PUTRAJAYA: There is no need to keep harping on the issue of two advertisements of the “online dating” company Sugarbook as it has been removed from the LED billboard structures in Bangsar and Bukit Kiara.
In saying this, Minister in the Prime Minister’s Department Datuk Seri Dr Mujahid Yusof Rawa said the government, through the Kuala Lumpur City Hall (DBKL) had taken the necessary steps in directing for the advertisements to be removed as the content went against religion.
“This matter has been resolved. I was told by the Federal Territories Minister (Khalid Abd Samad) that the displays have been removed because it did not abide by DBKL rules.
“Therefore I ask for the public to not play up this issue because it has been solved, when we found it went against the religion, we do not allow it (to be advertised),” he told the media here, today.
Earlier, photos of the billboard advertisements went viral on social media with many voicing concern on the nature of Sugarbook’s business.
On its website, Sugarbook, using the tagline “where romance meets finance”, describes itself as a “social networking platform that helps build beneficial relationships with our society’s elite”.
One of the displays showed a young girl standing next to an elderly man with the words “Hey Sugar, Upgrade your love life!” underneath it.
Sugarbook is a Malaysian-based website set up in 2016.
On their website today, a pop-up message appeared saying they apologise if the site was loading slow, as they have been experiencing server issues following a “mass amount of coverage nationwide”.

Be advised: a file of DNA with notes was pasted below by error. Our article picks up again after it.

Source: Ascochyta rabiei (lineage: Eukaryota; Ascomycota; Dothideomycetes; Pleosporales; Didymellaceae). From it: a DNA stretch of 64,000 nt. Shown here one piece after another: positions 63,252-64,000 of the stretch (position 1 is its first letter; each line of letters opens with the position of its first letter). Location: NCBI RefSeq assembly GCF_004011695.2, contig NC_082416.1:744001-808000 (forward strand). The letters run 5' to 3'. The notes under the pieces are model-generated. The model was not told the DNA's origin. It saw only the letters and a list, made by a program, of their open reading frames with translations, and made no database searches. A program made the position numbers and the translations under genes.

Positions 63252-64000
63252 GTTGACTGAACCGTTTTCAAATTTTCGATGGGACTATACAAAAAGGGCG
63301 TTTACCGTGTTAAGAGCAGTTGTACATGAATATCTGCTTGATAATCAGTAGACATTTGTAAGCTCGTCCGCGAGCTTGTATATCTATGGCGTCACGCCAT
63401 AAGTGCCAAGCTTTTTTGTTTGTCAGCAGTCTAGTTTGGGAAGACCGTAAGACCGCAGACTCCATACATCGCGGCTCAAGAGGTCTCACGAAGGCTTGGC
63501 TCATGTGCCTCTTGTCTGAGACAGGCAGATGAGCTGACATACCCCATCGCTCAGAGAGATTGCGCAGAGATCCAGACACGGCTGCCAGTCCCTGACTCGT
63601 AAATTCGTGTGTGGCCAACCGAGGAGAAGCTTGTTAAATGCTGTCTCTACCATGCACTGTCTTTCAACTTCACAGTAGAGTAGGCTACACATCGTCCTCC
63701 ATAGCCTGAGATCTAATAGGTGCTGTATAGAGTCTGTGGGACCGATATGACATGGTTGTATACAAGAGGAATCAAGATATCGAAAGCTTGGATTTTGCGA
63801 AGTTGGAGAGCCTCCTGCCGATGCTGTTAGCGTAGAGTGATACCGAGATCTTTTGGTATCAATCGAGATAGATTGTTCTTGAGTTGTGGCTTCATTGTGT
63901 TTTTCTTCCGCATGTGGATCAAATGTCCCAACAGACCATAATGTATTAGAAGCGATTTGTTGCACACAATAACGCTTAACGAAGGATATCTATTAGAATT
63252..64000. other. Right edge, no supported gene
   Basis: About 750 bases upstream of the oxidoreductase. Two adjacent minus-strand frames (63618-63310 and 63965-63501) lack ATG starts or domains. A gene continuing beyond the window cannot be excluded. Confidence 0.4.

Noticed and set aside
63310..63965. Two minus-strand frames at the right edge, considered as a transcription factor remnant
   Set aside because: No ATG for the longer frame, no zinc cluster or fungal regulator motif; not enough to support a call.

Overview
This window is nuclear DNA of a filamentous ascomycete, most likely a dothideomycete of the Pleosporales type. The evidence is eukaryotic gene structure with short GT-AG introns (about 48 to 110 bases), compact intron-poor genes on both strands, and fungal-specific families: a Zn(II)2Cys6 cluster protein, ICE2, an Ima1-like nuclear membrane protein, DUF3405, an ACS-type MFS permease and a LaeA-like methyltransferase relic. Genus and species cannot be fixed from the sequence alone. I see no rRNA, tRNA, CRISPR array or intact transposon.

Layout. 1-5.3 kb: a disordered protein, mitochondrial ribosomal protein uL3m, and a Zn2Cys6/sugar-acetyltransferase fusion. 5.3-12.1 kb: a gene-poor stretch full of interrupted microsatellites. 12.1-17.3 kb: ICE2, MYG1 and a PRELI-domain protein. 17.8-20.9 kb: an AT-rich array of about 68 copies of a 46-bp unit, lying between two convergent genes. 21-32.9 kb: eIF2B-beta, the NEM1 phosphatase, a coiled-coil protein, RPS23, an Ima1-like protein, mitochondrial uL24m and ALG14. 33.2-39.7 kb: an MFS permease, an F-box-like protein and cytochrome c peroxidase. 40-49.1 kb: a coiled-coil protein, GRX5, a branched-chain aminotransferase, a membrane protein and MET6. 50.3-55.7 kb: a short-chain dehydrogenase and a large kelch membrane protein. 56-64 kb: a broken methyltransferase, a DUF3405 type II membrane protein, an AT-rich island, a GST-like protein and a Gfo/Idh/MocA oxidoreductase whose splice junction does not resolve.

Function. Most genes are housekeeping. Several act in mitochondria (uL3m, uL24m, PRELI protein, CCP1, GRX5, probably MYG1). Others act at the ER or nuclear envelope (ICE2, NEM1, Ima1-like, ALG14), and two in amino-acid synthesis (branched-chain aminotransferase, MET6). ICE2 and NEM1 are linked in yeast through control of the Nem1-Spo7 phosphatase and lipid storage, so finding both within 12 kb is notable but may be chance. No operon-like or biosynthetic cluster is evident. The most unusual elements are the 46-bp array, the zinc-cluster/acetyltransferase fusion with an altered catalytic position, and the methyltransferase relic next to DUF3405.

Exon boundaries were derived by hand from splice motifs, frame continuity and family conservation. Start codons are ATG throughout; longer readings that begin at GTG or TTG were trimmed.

“Why do some young people today place greater importance on money over values?”
This was the question posed by Women, Family and Community Development Deputy Minister Hannah Yeoh when weighing in on the “real question” surrounding the advertisements for controversial “sugar daddy” online dating platform Sugarbook.
In a Facebook posting today, Yeoh said the existence of such dating apps and sites poses questions on the values of a segment of youths today.
“Let’s move now from billboard processes to its content. I have been told that there are many similar apps and sites online.
“The real question should be asked – why do some young people today place greater importance on money over values?” she said.
Sugarbook is a Malaysian-founded online dating platform which claims to connect “sugar daddies” or “sugar mommies” with “sugar babies” across Asia.
The former are often well-to-do older men and women who are willing to offer money, gifts or rewards to younger dates, or “sugar babies” in exchange for romance and companionship.
Yeoh said she supported the calls for the case to be investigated by the relevant authorities.
Controversy erupted after the company put up electronic billboard advertisements, in Malay and English, in Bangsar and Mont Kiara this month and images of the ads began circulating online.
It was later revealed that the advertisements had not obtained Kuala Lumpur City Hall (DBKL) approval prior to displaying them. These have since been removed.
Yeo said this trend should serve as a wake-up call to parents.
“This should be a wake-up call for every parent to see the challenges of parenting today. I believe there is a vicious cycle in this.
“Why do they not care anymore of what people may say? Everyone needs to step up effort… Parents need to stop delegating their duties to others,” she posted.
The Segambut lawmaker said the government, too, should deal with the root cause instead of fighting symptoms, while religious bodies should “stop living in denial”.
Why is approval needed from YWP?
Yeoh further took umbrage with the company chief executive officer’s (CEO) defence of the dating platform as a “women empowerment” tool.
“Worst of the lot is the creator of such an app to label this as a women empowerment tool. Shame on you,” the deputy minister added.
In responding to the criticism yesterday, founder and CEO Darren Chan claimed Sugarbook was built “to empower women by giving them a dating platform to choose freely what they want in an ideal relationship, without being scrutinised”.
Among others, he added, sugar babies are not illegal sex workers.
Chan, however, pointed out that the Malay copies of the advertisement had been approved by Dewan Bahasa dan Pustaka (DBP).